In a word: awesome - in the contemporary sense (wicked rad and totally cool) but even more so in the classic sense (inspiring awe, humility, and a sense of your own insignificance that can sometimes be confused with fear). Other words that could be applied include: beautiful, amazing, fascinating, gorgeous, breath-taking, stunning, inspiring, magnificent, majestic, and indescribable. Also: tourists.

- but more on that next week -

Sunday, July 02, 2006


In preparation for my move to Atlanta, I have begun cleaning out my apartment. I do not mean the dirt-removal kind of cleaning - in that sense, my apartment is already pretty clean - I mean the clutter-removal kind, getting rid of whatever I do not need to take with me.

This is a daunting task for two reasons:
a) I'm something of a pack rat
b) I have not actually made any kind of concentrated effort to "unclutter myself since I left college, and even then I did not do a very good job.

Neither of those reasons should come as much of a surprise to you. After all, you have probably read about the ranch dressing incident, wherein our hero bravely carried an unopened bottle of ranch dressing through three moves over three and a half years, never dreaming of the darkness that lurked within. Well, friends, I have looked into that darkness, and wept for what it revealed. Since that horrible day, I have practice caution when peering into my refridgerator or foraging through my cabinets. My kitchen is a much safer place than it used to be.

But what of my bedroom, my living room, or my coat closet? In those dark dens lurk ancient things and I, who would scour them, have no expiration dates to guide me. Until now I have left these mysterious objects to molder quietly in the darkness or, as the case may be, in piles upon my bedroom floor.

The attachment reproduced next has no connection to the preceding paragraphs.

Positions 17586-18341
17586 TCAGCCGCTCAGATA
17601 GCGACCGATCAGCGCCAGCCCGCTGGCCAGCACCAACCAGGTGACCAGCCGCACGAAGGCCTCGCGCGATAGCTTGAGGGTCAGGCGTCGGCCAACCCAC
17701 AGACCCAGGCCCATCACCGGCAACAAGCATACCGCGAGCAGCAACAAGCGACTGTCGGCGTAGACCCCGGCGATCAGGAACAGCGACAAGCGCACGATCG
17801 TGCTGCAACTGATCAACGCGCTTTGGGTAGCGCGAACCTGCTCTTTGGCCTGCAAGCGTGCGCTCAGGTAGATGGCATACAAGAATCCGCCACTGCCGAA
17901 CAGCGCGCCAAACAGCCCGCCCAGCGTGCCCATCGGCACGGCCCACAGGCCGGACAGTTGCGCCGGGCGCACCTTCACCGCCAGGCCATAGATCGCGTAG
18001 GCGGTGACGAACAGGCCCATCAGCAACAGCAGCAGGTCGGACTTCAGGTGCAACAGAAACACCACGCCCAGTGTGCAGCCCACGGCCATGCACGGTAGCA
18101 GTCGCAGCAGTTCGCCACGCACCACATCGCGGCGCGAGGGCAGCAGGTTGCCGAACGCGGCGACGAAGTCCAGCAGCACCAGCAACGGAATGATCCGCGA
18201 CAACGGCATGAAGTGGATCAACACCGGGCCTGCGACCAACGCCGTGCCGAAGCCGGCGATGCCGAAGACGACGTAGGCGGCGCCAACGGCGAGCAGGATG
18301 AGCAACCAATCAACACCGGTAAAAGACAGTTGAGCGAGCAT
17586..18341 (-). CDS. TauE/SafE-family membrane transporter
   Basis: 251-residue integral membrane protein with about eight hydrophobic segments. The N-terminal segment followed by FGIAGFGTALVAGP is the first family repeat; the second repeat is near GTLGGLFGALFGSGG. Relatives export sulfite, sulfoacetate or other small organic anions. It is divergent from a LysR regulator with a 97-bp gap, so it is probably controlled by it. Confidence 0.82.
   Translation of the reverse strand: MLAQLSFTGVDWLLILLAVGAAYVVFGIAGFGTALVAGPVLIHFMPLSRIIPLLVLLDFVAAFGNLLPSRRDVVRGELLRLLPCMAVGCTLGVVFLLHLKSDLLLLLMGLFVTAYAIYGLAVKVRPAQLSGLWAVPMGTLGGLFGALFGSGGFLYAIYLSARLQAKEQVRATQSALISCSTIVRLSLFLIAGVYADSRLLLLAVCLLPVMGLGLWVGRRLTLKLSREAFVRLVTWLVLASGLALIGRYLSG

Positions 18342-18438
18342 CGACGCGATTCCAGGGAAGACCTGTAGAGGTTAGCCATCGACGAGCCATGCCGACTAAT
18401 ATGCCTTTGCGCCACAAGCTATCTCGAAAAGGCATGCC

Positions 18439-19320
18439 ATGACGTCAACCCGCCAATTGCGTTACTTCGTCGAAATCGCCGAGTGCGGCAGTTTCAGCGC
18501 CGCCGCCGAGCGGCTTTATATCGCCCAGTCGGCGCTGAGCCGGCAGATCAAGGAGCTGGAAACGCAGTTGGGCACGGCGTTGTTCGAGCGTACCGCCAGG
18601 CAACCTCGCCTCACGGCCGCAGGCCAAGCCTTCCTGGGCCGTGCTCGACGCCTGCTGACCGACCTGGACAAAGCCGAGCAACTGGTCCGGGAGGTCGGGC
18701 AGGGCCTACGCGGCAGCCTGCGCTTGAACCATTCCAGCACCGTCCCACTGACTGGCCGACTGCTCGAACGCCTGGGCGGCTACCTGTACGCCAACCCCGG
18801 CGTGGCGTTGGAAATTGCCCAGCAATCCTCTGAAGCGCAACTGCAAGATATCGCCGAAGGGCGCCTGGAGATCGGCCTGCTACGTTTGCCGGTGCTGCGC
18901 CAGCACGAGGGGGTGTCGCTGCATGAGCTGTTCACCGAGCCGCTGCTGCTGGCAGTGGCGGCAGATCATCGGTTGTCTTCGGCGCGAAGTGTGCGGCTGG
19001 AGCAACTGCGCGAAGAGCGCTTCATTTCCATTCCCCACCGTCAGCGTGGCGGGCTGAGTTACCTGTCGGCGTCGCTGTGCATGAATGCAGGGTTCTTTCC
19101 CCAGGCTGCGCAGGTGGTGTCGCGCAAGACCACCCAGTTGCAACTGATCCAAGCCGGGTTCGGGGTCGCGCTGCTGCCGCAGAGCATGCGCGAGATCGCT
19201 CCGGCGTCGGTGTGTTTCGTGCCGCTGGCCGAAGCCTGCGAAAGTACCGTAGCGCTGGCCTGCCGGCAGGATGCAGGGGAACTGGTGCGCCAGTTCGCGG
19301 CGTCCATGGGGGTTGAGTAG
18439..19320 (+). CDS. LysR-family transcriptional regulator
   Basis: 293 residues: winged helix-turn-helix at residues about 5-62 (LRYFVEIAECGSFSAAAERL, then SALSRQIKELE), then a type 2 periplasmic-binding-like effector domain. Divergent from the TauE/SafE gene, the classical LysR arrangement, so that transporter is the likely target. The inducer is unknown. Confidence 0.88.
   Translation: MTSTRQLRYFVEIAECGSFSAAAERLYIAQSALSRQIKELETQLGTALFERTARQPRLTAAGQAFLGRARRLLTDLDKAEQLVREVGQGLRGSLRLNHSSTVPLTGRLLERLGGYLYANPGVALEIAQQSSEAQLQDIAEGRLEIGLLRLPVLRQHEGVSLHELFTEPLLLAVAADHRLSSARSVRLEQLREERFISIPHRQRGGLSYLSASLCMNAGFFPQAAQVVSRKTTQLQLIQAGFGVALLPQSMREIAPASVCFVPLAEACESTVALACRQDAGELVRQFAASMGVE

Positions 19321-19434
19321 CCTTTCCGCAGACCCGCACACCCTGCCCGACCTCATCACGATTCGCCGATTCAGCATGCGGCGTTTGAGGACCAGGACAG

Well this week that changed. I took the first steps in to identify and remove that which I no longer need, which would only weigh me down, wasting both the strength and the space I would need to move them to yet another aparment.

And that first step was to make a list. After all, I like lists. I called it "The Great Clean" and upon this list I wrote the names of every major container of stuff I need to go through: Dresser, Desk, File Cabinet, Space Under The Bed, and so forth. I then identified subcategories which were, in most cases, drawers.

First on the list is my filing cabinet. Second is Bedroom Floor. It would be first, but since most of it is going to end up in the filing cabinet, I figured I'd better start there first.

It is an interesting process, this uncluttering. As I said above, I am something of a pack rat, and what I keep (everything) I keep for a long time (indefinitely - well, until this week at least). I shredded my first bank statement about four days ago. I don't mean "first bank statement to be shredded this week" (although it is that, too), I mean the first bank statement I ever received in my own name. It was nine and a half years old.

I certainly don't need that anymore, or the pay stubs for my college job, or the manual for the iron that I lost two years ago, or the three copies of my first resume. I have been getting my money's worth out of my shredder this week. I have also lightened my moving load quite a bit (assuming I don't convince myself I should bring the shreddings with me...).

That's just the paper, the bottom drawer of the file cabinet. There are two other drawers and they contain stranger things. Things I do not need, like the two empty altoid containers I swore I'd find a use for someday, the water color paints originally purchased for my college drama class (which have made the transition from "paint" to "paperweight" sometime in the two years since I last opened them), or the bottle holder that's supposed to be on my bike (actually I am keeping that - I just, you know, attached it to my bike).

Besudes space and weight, I may also be saving myself some money. I found three half opened packages of batteries. Hopefully I will remember where they are the next time I need batteries and will save myself from creating a fourth half opened package. I also found two half-used rolls of tape, an unopened package of post-it notes, and four pins from my pin collection that I had thought lost or had forgotten entirely. That's a lot I do not have to buy, replace, or in the case of the tape and the batteries, buy again.

I really should do this more often.